Gill Caridia and her large family move to the country after her father, a celebrated though little-read author, writes a detective story which sells phenomenally well. Life in the country, Gill thinks, will at last bring her dream of a pony to life. And it does. Across the lake at the end of the garden is a field of horses, and in that field is Perdita, the grey pony, bred to be shown. Gill’s dream is to ride at Wembley, and in Perdita she sees the way to make that dream come true. The book is infinitely more complicated than that: it is about what it means when your dream does come true, and what it means to leave it; the nature of loss, and the nature of letting go.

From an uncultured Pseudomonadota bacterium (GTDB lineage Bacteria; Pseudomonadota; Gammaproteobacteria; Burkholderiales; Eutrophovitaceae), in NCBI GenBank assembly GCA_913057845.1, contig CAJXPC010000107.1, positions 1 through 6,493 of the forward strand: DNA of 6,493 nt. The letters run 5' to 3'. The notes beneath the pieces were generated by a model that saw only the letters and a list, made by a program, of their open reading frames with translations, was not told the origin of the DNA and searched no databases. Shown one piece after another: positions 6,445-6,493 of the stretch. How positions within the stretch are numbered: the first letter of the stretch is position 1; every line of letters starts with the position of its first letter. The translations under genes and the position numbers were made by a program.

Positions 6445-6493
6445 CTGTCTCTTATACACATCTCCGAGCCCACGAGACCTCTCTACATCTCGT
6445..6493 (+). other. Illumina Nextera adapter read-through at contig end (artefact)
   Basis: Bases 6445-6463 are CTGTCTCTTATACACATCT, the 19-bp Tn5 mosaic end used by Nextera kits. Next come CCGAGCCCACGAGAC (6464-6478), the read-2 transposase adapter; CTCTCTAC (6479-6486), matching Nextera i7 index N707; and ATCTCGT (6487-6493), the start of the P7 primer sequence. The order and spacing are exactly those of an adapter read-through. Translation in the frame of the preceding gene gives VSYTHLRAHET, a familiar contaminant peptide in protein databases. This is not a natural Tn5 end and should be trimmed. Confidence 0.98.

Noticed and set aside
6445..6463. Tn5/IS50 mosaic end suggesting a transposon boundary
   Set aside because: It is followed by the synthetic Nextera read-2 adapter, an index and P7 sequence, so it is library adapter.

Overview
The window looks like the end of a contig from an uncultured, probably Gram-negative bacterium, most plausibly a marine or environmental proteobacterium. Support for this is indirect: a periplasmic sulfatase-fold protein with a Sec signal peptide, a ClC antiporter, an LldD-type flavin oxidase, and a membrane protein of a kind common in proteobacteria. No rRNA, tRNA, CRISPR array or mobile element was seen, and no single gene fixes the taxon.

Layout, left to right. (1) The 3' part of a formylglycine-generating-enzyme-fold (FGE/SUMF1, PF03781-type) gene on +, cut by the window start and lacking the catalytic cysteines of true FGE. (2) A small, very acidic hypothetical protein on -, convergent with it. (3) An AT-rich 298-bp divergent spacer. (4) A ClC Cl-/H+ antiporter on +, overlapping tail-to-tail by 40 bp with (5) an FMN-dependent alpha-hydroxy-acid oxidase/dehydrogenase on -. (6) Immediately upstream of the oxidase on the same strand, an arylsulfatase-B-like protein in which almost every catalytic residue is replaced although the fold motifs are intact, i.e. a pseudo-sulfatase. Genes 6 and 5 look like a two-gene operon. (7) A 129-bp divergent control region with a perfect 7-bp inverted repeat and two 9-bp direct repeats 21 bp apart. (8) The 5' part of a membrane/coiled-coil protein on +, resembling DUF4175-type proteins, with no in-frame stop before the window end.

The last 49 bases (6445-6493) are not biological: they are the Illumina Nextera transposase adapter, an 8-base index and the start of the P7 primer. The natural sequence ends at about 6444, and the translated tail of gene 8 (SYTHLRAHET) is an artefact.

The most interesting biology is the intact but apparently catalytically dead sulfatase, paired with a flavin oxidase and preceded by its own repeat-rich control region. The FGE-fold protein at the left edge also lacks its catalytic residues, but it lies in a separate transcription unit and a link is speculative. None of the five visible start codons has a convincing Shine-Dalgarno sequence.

These were themes Leitch revisited in the Ginny series, but they are perhaps realised most beautifully in this book.
The American title, The Fields of Praise, is taken from the poem Fernhill, by Dylan Thomas.
Collins, London, 1975, cover illustration Jeroo Roy
Armada, London, pb, 1980
As Fields of Praise, Lippincott, New York, 1975
EBook: Jane Badger Books, 2019